New Law Will Affect the Way Californians Buy Ammunition - NBC 7 San Diego

New Law Will Affect the Way Californians Buy Ammunition

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    Gun Ammunition Sales Increase

    Gun Ammunition sales are increasing in San Diego. That’s because starting on July 1st a new law will make it harder to buy bullets. NBC 7's Artie Ojeda has more. (Published Thursday, June 13, 2019)

    Gun Ammunition sales are increasing in San Diego. That’s because starting July 1 a new law will make it harder to buy bullets.

    LAX Ammunition, in Kearny Mesa is considered one of the largest ammo sales stores in San Diego and the owner tells NBC 7 ammunition sales average about $300,000 a month, and in recent weeks those sales have gone up significantly.

    “Ammunition sales have gone up, it’s been extremely busy, a lot of large transactions, people are anticipating not being able to buy ammo in California anymore,” said co-owner of LAX Ammunition.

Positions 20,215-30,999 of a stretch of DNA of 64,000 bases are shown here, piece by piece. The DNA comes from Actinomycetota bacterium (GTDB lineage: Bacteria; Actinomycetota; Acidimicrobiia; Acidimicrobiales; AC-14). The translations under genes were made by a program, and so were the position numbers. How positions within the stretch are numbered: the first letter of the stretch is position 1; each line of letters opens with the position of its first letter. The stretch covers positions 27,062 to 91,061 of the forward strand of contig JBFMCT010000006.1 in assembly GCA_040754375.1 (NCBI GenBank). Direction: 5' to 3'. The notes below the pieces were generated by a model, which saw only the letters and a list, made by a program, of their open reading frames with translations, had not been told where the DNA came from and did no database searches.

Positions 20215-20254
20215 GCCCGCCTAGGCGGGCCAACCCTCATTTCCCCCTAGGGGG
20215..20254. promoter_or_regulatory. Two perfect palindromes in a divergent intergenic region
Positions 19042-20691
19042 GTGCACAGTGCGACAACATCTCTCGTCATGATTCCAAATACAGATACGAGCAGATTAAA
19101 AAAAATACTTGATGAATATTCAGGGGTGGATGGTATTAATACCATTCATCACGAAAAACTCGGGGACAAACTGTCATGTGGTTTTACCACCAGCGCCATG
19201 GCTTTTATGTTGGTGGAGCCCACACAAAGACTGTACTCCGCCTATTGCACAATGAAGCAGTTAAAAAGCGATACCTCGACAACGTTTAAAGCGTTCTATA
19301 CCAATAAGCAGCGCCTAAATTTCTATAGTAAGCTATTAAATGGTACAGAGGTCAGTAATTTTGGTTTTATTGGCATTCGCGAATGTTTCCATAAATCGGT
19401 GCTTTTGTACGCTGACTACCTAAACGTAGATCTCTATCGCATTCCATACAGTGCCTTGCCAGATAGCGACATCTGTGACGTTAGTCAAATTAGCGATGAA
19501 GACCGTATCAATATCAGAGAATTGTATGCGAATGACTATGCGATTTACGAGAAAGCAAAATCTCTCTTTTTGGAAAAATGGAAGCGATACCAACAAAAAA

This is due to Prop 63, a new law that will require customers who purchase bullets to show a photo ID and pay for an instant background check. The law also requires people in California to buy ammo face-to-face from a licensed dealer versus ordering online. The law was approved three years ago to allow the Department of Justice to set new guidelines.

    J. Daniel Jones from Glocksore said many people are still confused about the rules.

    “You have to apply to be able to buy ammo, they have to run a background check, it costs you $19, and it could take 5 to 10 days for them to get back,” said Jones. “They haven't fully defined the law yet, all they know is that on July 1st that buying ammo is going to be different.”

    The co-owner of LAX Ammunition told NBC 7 that he expects to lose business after the law goes into effect on July 1st.

    “People go to Arizona to buy ammo, its a two-and-a-half-hour driving distance for us. I think we'll just lose a lot of clientele in California and the ammunition business will slow down a lot,” said co-owner of LAX Ammunition.

    NBC 7 also spoke with the anti-gun group, Never Again California. They praised the new law and said restrictions on ammunition reduce the risk of mass shootings.